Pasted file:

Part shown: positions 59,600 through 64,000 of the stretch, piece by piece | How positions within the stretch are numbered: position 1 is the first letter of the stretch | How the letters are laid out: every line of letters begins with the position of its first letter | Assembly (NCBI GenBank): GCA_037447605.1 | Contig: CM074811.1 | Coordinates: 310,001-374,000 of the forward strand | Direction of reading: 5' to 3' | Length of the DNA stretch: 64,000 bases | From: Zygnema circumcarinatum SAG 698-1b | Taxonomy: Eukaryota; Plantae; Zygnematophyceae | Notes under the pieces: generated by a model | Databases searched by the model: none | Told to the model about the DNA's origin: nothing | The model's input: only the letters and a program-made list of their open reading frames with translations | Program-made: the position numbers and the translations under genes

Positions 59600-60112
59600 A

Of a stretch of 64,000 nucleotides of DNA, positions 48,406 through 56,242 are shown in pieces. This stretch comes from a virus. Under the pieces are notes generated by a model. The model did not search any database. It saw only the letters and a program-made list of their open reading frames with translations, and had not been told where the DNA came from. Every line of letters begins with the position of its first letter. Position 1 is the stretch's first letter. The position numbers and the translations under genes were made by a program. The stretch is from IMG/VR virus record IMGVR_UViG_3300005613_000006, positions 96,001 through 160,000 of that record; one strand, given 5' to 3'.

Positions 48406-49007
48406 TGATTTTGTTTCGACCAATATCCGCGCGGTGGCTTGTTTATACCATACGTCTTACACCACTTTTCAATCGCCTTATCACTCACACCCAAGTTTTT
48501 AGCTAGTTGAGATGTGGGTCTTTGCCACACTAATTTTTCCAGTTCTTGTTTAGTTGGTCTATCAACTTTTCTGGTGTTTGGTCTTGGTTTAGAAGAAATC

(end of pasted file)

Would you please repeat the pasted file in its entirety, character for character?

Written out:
Part shown: positions 59,600 through 64,000 of the stretch, piece by piece | How positions within the stretch are numbered: position 1 is the first letter of the stretch | How the letters are laid out: every line of letters begins with the position of its first letter | Assembly (NCBI GenBank): GCA_037447605.1 | Contig: CM074811.1 | Coordinates: 310,001-374,000 of the forward strand | Direction of reading: 5' to 3' | Length of the DNA stretch: 64,000 bases | From: Zygnema circumcarinatum SAG 698-1b | Taxonomy: Eukaryota; Plantae; Zygnematophyceae | Notes under the pieces: generated by a model | Databases searched by the model: none | Told to the model about the DNA's origin: nothing | The model's input: only the letters and a program-made list of their open reading frames with translations | Program-made: the position numbers and the translations under genes

Positions 59600-60112
59600 A

Of a stretch of 64,000 nucleotides of DNA, positions 48,406 through 56,242 are shown in pieces. This stretch comes from a virus. Under the pieces are notes generated by a model. The model did not search any database. It saw only the letters and a program-made list of their open reading frames with translations, and had not been told where the DNA came from. Every line of letters begins with the position of its first letter. Position 1 is the stretch's first letter. The position numbers and the translations under genes were made by a program. The stretch is from IMG/VR virus record IMGVR_UViG_3300005613_000006, positions 96,001 through 160,000 of that record; one strand, given 5' to 3'.

Positions 48406-49007
48406 TGATTTTGTTTCGACCAATATCCGCGCGGTGGCTTGTTTATACCATACGTCTTACACCACTTTTCAATCGCCTTATCACTCACACCCAAGTTTTT
48501 AGCTAGTTGAGATGTGGGTCTTTGCCACACTAATTTTTCCAGTTCTTGTTTAGTTGGTCTATCAACTTTTCTGGTGTTTGGTCTTGGTTTAGAAGAAATC